Instead of being upset or angry, her parents were quite pleased with my response and told me they appreciated me being upfront about it. They felt more comfortable working with someone who was willing to tell the truth rather than spend money on a photographer who just told them what they wanted to hear and might not be able to deliver on the results.

On the day of the shoot, I continued the trend of being open and honest and suggested a couple options for photos, many of which the family quite liked. I even enlisted the help of the parents. Even though the photos aren’t going to win any awards or get printed in magazines, the family was more than pleased with the results. They liked the collaborative nature of the photo session as well. They felt like they could trust me and knew that I would do everything in my power to get some photos they would like, and in the end, that’s what really mattered.

The Importance of Being Honest With Yourself and Your Clients

We enlisted her mom to help!

This type of honesty can go a long way towards making sure your clients know what to expect when they book your services. Getting everyone on the same page before, and during, the photo session can help make sure they know what they are getting and you know that you haven’t promised something you can’t deliver.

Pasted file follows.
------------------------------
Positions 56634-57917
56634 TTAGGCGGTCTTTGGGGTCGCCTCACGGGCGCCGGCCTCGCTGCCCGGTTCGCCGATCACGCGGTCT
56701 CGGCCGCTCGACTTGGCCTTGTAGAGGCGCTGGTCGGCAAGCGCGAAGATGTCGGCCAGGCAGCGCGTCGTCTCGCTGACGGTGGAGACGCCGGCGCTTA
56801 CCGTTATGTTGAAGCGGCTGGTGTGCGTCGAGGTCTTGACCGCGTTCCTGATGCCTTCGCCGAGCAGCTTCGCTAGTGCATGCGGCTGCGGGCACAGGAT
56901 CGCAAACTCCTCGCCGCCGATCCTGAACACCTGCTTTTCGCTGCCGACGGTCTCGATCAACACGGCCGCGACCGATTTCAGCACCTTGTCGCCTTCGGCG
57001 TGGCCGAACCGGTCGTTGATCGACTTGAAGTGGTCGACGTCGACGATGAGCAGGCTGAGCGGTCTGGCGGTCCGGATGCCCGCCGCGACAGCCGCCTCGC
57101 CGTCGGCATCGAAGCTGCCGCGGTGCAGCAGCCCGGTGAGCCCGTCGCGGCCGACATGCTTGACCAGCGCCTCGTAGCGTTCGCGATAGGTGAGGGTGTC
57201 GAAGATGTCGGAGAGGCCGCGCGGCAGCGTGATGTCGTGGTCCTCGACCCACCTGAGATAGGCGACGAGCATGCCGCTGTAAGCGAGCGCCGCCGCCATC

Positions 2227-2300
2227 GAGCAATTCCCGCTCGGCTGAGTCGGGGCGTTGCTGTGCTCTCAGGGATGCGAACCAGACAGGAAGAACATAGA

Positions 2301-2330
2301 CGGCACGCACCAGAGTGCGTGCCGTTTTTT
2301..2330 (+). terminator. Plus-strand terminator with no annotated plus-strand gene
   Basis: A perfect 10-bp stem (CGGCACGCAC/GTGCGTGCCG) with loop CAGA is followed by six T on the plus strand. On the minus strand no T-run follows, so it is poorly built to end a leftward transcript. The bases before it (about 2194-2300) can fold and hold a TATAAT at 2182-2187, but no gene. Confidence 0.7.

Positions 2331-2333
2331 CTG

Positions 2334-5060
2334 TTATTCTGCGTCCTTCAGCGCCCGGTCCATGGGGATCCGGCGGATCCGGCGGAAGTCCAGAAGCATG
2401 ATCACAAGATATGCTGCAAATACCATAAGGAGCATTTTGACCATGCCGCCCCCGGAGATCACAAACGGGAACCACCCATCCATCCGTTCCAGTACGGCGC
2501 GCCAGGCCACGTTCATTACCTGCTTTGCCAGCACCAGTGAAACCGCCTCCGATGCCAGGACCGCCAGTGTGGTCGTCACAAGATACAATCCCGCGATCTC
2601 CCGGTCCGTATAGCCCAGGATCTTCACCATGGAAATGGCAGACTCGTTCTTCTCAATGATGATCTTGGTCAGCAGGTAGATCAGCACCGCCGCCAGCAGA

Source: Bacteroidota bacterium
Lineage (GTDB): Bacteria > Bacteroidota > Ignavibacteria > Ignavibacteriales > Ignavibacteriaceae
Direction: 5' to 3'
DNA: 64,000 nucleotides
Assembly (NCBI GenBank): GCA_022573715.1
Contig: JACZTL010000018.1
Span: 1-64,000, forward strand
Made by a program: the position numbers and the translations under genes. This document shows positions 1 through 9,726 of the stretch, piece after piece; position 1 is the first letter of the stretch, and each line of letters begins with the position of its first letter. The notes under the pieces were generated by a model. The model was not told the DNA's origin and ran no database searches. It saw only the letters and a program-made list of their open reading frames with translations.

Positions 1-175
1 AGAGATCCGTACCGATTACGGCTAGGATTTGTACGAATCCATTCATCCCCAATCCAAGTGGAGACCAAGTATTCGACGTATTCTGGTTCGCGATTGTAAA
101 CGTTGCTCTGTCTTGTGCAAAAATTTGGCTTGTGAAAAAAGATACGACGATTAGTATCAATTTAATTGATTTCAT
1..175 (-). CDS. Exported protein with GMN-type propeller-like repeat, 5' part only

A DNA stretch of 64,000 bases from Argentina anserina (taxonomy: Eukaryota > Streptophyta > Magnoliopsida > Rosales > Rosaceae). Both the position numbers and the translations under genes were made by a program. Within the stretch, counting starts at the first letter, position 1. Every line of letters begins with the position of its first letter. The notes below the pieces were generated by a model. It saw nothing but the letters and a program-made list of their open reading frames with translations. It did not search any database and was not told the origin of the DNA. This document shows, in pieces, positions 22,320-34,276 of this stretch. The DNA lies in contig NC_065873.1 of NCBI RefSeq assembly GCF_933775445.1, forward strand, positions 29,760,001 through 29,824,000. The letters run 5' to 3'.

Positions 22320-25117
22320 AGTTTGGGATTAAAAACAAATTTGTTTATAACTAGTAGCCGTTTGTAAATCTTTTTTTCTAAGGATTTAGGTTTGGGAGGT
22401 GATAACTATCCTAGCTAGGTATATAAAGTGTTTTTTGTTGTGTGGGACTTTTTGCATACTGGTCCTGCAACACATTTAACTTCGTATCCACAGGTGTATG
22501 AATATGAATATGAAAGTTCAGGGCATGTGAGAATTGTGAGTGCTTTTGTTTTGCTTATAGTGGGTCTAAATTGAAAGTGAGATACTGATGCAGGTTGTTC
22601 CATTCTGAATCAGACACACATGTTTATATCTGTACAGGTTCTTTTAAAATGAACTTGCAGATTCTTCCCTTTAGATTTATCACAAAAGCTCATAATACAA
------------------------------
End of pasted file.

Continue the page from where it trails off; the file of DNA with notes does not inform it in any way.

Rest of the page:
Work with a safety net

Being open and honest with your clients is a little tricky and can involve walking somewhat of a fine line because as a photographer you are getting paid to know what you’re doing and you have to project a certain degree of confidence. After all, people are paying you to know what you’re doing so you had better know how to do it!

That being said, if you are honest with your clients about what you can do, it can give you a great deal of wiggle room when out actually doing a photo session. It also helps build a relationship of trust with your clients.

I normally shoot photos on location at parks and open areas around town. When I was taking pictures for another high school senior the two of us met up at a local garden, talked about school and college, and then got to work on the photo session. I started by giving him some very specific directions to get some good shots in the bag – the slam dunks if you will. He politely obliged, and we took some pictures that turned out just fine when I reviewed the images on my camera.

The Importance of Being Honest With Yourself and Your Clients